Dr Danial Haider, Dr Hamza Mustafa, Dr Waqas Ahmad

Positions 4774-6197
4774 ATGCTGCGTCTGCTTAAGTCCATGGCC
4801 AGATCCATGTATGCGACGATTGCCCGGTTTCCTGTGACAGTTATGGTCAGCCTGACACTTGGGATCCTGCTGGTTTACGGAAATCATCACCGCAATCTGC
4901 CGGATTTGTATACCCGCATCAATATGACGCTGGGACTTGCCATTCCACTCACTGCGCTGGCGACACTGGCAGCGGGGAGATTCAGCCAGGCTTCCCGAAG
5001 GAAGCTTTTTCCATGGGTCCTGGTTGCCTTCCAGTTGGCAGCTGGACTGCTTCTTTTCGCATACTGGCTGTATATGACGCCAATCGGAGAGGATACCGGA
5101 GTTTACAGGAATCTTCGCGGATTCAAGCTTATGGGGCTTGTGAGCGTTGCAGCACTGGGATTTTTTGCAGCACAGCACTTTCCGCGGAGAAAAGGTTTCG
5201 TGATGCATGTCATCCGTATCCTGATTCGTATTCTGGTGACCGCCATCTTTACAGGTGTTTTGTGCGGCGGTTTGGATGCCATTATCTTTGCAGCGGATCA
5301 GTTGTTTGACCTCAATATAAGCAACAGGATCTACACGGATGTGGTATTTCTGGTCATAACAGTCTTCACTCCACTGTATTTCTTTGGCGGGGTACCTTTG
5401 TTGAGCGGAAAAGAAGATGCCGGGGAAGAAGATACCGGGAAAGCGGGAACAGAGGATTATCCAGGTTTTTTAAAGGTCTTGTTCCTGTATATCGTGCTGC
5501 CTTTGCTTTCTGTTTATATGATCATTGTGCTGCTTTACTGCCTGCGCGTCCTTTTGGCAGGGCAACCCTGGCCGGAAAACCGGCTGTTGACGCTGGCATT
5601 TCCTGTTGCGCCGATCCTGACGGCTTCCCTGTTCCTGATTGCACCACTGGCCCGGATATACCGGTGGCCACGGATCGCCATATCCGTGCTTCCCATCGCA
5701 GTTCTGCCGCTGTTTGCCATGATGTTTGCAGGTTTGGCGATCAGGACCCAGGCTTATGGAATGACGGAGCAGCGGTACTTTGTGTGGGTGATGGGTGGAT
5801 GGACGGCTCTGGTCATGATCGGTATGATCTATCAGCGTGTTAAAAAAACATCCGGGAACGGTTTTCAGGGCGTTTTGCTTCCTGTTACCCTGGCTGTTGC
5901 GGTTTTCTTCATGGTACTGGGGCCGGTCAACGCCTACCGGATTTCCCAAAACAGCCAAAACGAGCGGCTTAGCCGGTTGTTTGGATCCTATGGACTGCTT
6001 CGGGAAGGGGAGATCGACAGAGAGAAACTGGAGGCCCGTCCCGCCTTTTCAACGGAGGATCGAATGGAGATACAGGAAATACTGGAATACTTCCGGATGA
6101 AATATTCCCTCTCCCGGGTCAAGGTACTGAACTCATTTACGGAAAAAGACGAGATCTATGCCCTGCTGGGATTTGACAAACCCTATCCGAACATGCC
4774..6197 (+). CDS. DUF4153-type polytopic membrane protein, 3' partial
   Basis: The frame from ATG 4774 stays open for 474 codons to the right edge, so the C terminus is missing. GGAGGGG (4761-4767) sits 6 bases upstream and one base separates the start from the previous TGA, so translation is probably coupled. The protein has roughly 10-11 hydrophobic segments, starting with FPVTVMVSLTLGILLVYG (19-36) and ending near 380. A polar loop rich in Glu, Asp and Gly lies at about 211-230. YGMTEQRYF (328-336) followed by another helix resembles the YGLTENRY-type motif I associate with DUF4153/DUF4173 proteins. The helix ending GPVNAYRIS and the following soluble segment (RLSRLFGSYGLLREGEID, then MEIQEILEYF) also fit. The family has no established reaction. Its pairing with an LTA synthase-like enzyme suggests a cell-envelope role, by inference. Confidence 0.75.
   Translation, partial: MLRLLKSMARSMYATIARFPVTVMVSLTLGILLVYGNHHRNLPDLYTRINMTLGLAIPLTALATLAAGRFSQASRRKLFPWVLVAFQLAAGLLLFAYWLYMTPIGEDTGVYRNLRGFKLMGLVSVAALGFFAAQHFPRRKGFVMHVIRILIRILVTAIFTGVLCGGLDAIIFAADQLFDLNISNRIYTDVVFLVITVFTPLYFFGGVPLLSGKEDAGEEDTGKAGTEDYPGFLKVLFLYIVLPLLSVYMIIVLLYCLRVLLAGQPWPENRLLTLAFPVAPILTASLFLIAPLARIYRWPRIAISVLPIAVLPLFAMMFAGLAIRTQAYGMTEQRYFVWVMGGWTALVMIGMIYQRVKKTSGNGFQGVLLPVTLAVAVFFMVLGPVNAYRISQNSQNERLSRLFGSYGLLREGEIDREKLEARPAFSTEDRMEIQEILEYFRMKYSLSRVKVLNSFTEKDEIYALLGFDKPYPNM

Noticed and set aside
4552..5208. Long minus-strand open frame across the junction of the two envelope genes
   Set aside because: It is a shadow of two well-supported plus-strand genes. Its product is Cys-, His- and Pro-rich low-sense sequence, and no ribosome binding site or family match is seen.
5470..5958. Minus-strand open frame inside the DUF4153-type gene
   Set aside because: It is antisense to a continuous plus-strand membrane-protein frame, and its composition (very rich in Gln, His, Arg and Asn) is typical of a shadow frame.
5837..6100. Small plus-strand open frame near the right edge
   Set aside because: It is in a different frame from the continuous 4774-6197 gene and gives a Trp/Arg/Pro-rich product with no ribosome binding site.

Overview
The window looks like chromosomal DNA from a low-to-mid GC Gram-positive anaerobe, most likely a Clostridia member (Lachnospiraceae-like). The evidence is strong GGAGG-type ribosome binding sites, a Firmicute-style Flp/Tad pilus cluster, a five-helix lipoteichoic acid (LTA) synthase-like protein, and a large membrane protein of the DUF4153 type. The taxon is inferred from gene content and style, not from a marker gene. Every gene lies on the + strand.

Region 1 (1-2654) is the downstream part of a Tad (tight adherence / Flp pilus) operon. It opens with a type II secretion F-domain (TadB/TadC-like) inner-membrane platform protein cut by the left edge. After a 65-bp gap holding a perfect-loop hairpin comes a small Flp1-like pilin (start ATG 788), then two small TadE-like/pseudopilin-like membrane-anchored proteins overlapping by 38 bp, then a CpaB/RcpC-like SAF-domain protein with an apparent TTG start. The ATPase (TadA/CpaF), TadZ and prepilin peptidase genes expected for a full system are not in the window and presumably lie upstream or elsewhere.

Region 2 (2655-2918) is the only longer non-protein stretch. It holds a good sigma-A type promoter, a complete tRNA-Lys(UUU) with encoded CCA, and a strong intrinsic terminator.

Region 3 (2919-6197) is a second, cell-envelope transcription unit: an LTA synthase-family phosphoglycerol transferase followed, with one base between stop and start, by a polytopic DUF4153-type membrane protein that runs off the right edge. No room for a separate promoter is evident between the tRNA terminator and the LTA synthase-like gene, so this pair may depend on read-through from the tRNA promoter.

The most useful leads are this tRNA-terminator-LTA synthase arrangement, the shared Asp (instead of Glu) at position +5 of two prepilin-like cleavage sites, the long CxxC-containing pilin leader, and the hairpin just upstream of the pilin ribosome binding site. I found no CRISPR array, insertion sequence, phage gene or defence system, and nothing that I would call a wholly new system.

Colorectal cancer (CRC) is one of the most prevalent cancers and causes of cancer-related mortality in developed countries, with over 1.3 million new cancer cases and 694,000 deaths estimated to have occurred in 2012 worldwide in 2012. The main objective of the study is to find the sources of distress among patients undergoing surgery for colorectal cancer in Pakistan. This cross-sectional study was conducted at DHQ hospital Faisalabd during June 2018 to January 2019. This study was done with the permission of ethical committee of hospital and with the permission of patients. Total 50 patients of colorectal cancer were selected for this study. Patients were included for analysis if they had pathology-confirmed diagnosis of colorectal cancer and had recently undergone (postoperative) or were about to undergo (preoperative) curative resection for colorectal cancer. All participants reported experiencing distress during treatment. Participants identified sources of distress preoperatively (negative emotional reaction to diagnosis, distress from preconception of cancer diagnosis, and distress interacting with healthcare system). Sources of distress during in-hospital recovery included negative emotional reaction to having a surgery and negative emotions experienced in the hospital. It is concluded that psychological distress is a common factor among cancer patients. Our results highlight a potential role for a comprehensive screening program to identify which patients require assistance with addressing sources of distress during the surgical experience.